Advertisers need to put themselves in the shoes of consumers. Does your creative generate attention among consumers? Does your message resonate? Are you staying top of mind and leveraging the best creative formats to get consumers leaned in? Kargo has seen success among brands that contextually align their campaigns with editorial content, making connections for the consumer. For example, if someone is reading about the top cities to visit and is served an ad for a hotel chain, there is a high likelihood the ad will capture attention and promote action. The most important aspect for brands is to ensure that their creative, messaging, targeting, KPIs, and measurement tactics align with the goals they are trying to achieve.
Brands have relied heavily on blunt metrics like VCR and viewability to measure success. While these metrics are easy to understand and optimize toward, they are not proxies for media quality or effectiveness.
Advertisers considering attention as an alternative should focus on attention metrics that are multi- dimensional, encapsulating numerous factors that impact a placement’s ability to capture and hold attention—viewability, scroll velocity, engagement rate, creative strength, and placement size and position, for example. It is also important that these metrics are evidence-based—proven, through controlled experiments, to predict the business outcomes advertisers seek. With a multi-pronged approach, attention metrics can help advertisers measure the likelihood of success in driving revenue to a brand’s bottom line.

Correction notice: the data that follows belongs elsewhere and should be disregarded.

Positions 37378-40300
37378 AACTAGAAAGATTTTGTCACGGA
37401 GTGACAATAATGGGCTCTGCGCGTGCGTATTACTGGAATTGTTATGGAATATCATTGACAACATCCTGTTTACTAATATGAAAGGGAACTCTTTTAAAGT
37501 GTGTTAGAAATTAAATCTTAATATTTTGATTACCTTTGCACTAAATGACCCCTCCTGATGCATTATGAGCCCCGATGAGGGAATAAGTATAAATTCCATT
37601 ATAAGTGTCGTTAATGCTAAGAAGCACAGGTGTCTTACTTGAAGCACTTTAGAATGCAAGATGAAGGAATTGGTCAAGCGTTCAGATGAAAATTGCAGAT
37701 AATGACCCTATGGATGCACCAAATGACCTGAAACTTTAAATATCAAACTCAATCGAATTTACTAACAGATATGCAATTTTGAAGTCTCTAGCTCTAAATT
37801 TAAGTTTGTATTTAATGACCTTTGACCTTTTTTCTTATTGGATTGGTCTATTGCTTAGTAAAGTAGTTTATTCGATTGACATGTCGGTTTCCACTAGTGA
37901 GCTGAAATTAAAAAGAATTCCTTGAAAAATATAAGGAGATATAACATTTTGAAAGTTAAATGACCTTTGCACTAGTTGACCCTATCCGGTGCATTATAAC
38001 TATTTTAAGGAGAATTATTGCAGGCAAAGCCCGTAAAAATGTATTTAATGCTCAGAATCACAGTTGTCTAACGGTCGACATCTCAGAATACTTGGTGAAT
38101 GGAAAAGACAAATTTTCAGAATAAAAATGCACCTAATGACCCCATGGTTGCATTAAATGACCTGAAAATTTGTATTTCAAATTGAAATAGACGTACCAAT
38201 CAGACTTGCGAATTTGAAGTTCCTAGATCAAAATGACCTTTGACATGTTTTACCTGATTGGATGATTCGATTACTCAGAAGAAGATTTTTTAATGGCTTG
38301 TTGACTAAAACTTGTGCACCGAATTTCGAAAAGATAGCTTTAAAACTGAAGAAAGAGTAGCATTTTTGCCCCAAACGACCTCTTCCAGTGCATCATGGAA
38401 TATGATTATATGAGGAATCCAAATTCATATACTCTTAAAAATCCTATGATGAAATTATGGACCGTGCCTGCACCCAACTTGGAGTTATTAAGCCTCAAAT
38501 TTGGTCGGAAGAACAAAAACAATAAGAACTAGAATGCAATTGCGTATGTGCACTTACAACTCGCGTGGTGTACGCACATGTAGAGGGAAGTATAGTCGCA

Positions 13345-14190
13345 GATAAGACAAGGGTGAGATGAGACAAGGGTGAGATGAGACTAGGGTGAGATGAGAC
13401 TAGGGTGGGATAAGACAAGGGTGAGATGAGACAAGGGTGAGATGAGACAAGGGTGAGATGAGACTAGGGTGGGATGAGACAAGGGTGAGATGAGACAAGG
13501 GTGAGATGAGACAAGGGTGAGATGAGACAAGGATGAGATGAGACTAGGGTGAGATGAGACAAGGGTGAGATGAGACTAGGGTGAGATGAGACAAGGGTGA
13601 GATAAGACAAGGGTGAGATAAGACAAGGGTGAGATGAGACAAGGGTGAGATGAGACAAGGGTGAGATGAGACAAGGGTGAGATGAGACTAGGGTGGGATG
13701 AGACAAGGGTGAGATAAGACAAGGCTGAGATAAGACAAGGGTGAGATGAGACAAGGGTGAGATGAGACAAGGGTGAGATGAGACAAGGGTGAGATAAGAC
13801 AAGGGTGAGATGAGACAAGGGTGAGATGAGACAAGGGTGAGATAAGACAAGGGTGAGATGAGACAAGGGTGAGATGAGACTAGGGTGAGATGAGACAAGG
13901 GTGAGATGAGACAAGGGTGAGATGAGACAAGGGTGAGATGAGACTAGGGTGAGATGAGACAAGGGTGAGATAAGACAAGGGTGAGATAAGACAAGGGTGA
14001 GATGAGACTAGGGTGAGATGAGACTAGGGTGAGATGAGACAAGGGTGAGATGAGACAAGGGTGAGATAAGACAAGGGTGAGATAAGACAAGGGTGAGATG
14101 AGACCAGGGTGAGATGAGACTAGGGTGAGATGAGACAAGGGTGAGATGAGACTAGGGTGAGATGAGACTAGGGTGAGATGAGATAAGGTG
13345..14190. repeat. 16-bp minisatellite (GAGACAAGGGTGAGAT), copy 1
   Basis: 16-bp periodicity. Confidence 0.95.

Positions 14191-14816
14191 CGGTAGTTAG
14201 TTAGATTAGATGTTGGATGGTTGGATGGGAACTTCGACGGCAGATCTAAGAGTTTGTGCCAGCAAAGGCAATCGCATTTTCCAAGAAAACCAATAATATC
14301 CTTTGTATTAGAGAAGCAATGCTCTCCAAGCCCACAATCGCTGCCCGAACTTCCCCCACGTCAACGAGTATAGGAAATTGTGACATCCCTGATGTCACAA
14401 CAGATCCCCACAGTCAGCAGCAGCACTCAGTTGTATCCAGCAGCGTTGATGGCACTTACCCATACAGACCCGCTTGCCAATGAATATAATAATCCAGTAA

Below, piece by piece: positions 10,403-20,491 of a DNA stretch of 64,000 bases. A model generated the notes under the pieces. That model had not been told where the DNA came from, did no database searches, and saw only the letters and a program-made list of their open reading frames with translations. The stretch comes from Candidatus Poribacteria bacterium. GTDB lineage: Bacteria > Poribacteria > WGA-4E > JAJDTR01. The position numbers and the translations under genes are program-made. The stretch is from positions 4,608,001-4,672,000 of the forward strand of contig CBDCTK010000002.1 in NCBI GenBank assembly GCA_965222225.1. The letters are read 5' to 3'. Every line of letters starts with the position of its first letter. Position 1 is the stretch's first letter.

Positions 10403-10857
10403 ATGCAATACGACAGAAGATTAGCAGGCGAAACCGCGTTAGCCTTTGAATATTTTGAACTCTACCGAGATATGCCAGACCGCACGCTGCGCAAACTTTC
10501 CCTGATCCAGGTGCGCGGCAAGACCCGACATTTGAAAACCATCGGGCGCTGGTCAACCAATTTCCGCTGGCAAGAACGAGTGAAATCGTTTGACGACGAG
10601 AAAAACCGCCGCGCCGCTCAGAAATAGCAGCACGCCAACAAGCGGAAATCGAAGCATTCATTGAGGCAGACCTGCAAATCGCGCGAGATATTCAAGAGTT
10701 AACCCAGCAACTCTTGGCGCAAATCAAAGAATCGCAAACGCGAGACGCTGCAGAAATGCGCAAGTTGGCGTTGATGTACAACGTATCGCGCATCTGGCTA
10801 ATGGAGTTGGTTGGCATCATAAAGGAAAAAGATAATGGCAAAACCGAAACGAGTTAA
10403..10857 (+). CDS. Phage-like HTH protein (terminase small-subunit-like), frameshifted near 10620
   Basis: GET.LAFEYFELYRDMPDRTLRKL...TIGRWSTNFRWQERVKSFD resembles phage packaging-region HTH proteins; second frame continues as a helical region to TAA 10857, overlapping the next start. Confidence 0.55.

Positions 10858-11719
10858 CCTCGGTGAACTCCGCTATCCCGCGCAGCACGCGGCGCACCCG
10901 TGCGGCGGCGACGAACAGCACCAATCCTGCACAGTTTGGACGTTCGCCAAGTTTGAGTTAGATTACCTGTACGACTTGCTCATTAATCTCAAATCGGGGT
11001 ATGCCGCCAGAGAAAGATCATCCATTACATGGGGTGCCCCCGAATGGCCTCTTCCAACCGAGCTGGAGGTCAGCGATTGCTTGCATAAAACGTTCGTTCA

Advertising and consumers share a common thread—they are both complicated. Attention metrics have the power to level-up the work we’ve done as an industry thus far to improve measurement, outcomes, and optimization by providing a view into areas that are often overlooked, such as creative.
What’s next for Kargo and attention metrics?
A focus for us in 2022 is investing in attention innovation—using AI and data science to build the tools and technology for brands to buy on a cost per second basis. We are also doubling down efforts in our design innovation lab, creating new ad formats designed to capture attention.
Our goal is to become the leader in attention media. We know how important the evolution of attention is to the industry, with partners like Dentsu Aegis investing in the attention economy and the MMA releasing its one-second attention research. Through our partnership with Adelaide, we can now measure media attentiveness across all Kargo properties, helping publishing and advertising clients make the most out of their campaigns and unlock a new level of insight into media quality. We have already seen great interest and can’t wait for our partnership to develop and grow.
How do you think attention metrics will impact the market on a longer time horizon?
Attention metrics provide another opportunity for publishers to differentiate themselves and offer new value to advertisers through high-quality placements that drive meaningful outcomes.
For marketers, the ability to buy media on attention-based quality metrics, or even upon seconds exposed, is a gamechanger for maximizing media spend. Although high-quality placements might cost more, advertisers will be able to understand just how hard their media is working and justify the investment, while shifting spend away from low-value placements.As audience targeting based on third-party cookies becomes less stable, and eventually becomes a thing of the past entirely, I think we will see a rise in attention measurement as a key metric to help brands optimize campaign performance with confidence. Buying media based on “seconds exposed,” virtually guarantees that no impression is ever wasted, which is what every brand ultimately strives for.